The tissu issue: learn Aerial Silks in Clapham


As the summer season waves us goodbye for another year, it takes with it a good deal of the motivation required for regular gym attendance or wholesome outdoor exercise.  The only solution for the ensuing fitness ennui is to run away and join the circus, or in the modern-day non-committal equivalent: undertake a 90-minute version of this. Enter aerial silks, or tissu as it’s also called.

Invented in 1995 by acrobatic research and development specialist for the world famous Cirque du Soleil André Simard, Aerial Silks involves a performer climbing up suspended fabric anywhere from 20 to 50 feet high. The performer uses the fabric, which is split in two pieces but can be pushed together to be just one strand, to climb up, wrap, fall, spiral, swing and contort their body. Done well, it’s spectacular to watch: hypnotically graceful, fluid, and a jaw-droppingly impressive feat of pure strength.

Walking into Flying Fantastic’s base between Clapham Junction and Battersea, I’m instantly met with figures unraveling from the ceiling. There’s no wires, safety lines or harnesses (because of all the twisting involved, having extra wires would be counterproductive and about as safe as a stray eyebrow hair in a threading salon). They’re pretty high up but there’s mats on the floor, though it’s very apparent that they’re the kind of gymnastics mats they have decked out for babies doing somersaults in Gymbaroo classes as opposed to full-grown adults falling from 30 feet.

We start with a Pilates-style work-out, which clarifies from the start that this will be a core-heavy workout (except that when your abs are tired you can’t give up and just lie on the mat like in Pilates; instead you plummet tens of feet: if that’s not a motivator, I don’t know what is).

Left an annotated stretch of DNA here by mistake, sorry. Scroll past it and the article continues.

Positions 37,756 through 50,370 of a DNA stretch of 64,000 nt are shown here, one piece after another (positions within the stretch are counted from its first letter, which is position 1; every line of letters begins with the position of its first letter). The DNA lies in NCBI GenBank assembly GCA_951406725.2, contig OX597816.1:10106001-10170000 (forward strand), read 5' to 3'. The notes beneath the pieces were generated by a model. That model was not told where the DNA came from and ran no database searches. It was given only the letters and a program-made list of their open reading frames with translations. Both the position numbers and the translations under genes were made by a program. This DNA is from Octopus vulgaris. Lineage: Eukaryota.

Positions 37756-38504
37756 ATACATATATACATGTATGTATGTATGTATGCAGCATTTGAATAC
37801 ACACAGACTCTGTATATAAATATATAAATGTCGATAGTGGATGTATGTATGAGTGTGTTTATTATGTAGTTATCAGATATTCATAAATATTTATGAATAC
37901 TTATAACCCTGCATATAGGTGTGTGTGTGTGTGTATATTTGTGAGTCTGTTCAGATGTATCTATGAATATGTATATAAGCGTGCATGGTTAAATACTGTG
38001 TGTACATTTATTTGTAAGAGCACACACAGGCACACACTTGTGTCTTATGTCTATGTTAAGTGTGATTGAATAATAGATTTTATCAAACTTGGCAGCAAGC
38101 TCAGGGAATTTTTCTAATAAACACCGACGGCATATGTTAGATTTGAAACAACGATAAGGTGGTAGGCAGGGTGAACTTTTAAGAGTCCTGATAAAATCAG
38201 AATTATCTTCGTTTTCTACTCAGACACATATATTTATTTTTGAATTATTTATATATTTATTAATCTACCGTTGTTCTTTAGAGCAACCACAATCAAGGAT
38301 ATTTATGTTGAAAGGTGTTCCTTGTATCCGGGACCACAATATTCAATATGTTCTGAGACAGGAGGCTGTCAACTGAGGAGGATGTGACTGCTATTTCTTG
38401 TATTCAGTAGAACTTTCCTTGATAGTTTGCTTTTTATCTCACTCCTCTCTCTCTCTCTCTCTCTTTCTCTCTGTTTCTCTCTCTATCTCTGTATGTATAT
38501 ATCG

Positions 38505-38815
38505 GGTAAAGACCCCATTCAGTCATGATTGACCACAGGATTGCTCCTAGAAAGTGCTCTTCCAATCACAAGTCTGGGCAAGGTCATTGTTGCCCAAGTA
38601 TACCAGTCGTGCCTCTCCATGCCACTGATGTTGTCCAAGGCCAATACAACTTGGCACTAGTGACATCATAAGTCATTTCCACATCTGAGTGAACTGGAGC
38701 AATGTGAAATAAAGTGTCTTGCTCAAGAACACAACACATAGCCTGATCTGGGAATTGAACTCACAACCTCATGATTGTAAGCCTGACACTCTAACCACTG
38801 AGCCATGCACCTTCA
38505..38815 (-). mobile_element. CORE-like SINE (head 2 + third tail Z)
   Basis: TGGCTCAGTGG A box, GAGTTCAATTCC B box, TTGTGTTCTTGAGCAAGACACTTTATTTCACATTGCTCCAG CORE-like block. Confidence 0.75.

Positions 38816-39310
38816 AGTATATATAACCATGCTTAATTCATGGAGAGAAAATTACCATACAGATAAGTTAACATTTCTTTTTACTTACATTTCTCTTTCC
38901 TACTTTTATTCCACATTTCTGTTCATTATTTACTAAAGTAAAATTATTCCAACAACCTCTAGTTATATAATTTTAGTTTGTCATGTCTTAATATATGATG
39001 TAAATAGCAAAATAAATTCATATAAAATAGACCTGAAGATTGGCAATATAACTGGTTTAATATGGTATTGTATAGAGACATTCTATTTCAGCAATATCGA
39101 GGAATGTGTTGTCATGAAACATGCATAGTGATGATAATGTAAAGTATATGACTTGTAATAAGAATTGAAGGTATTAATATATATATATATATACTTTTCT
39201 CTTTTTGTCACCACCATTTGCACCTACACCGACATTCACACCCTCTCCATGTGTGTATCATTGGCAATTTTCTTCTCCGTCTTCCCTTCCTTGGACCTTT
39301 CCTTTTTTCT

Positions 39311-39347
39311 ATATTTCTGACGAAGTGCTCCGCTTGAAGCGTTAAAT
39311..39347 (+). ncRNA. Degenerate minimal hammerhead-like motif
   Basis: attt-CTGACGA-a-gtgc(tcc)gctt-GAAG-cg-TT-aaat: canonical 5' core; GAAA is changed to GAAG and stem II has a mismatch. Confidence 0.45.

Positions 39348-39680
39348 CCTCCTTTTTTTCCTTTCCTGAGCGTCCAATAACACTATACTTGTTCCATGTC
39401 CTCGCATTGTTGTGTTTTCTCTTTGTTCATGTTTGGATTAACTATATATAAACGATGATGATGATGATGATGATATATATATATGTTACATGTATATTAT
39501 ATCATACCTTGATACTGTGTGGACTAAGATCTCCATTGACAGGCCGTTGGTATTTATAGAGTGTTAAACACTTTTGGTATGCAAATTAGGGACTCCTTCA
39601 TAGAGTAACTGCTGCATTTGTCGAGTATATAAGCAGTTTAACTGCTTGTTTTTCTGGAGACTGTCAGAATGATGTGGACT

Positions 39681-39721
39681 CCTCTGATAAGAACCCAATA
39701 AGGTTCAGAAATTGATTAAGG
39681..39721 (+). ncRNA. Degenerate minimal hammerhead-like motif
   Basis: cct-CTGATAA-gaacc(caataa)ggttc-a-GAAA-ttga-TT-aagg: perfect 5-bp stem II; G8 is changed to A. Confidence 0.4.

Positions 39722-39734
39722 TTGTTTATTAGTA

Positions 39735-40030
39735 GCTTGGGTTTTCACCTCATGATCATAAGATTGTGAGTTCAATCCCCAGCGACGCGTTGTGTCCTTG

After a series of warm-up stretches, ab crunches and planks we move over to the silks and are paired up with an instructor per station, which is very useful as it’s the kind of activity that needs full adult supervision. The first move we learn is the French climb; it’s just going up and down the rope, we’re told. It looks fairly easy, like when a cat climbs up curtains. Of course, it’s actually incredibly hard. The main difficulty is the upper body strength required to pull off the move. You need to first do a pull-up, then while you’re holding your entire body weight you have to create a knot by flicking the fabric under one foot and securing it with the other foot. Then, you have to do this again by letting go of the fabric with your feet, drawing your knees up to your chest, climbing up higher and re-doing the knot. Then you do this again, until you reach the top. Looking down at the now ant-like people on the floor below beckoning you to lower yourself down slowly is the grown-up equivalent of hanging motionless from the monkey-bars until your Mum comes to lift you down.

Meanwhile on the next set of silks a woman is suspended in the air, a piece of fabric tied around each foot, doing the splits. It looks amazing and after attempting even the most basic moves, you have new appreciation for the difficulty of this artform, yes I said it: artform. Some of the moves and rotations are similar to pole dancing (before you jump to any conclusions, loyal readers will remember I once did a Pole Fit class for the Weekender health page, I’m not just delving into the ‘special skills’ section of my CV here). However, while a pole is stable the silks move like a pendulum, which is disorienting to say the least. Some of the moves require you to push the two pieces of fabric together, and then separate them mid-air. It’s the acrobatic equivalent of untangling iPod headphones and I can now say I genuinely hope no crisis situation ever requires me to complete either task under pressure.

It’s a phenomenal workout, particularly for upper body and core; I’m aching the next day, in the next possible way. Now all I need is some long curtains to practice on at home.

Flying Fantastic runs Aerial Slings, Aerial Silks and Aerial Hoops classes every Monday. Aerial Silks is held at the Wilditch Centre, 48 Culvert Road, SW11 5BB, on Tuesdays and Thursdays at 6:30pm and 7:40pm. Admission: £20. Phone: 07801 075 488.



Fill in your details below or click an icon to log in: Logo

You are commenting using your account. Log Out / Change )

Twitter picture

You are commenting using your Twitter account. Log Out / Change )

Facebook photo

You are commenting using your Facebook account. Log Out / Change )

Google+ photo

You are commenting using your Google+ account. Log Out / Change )

Connecting to %s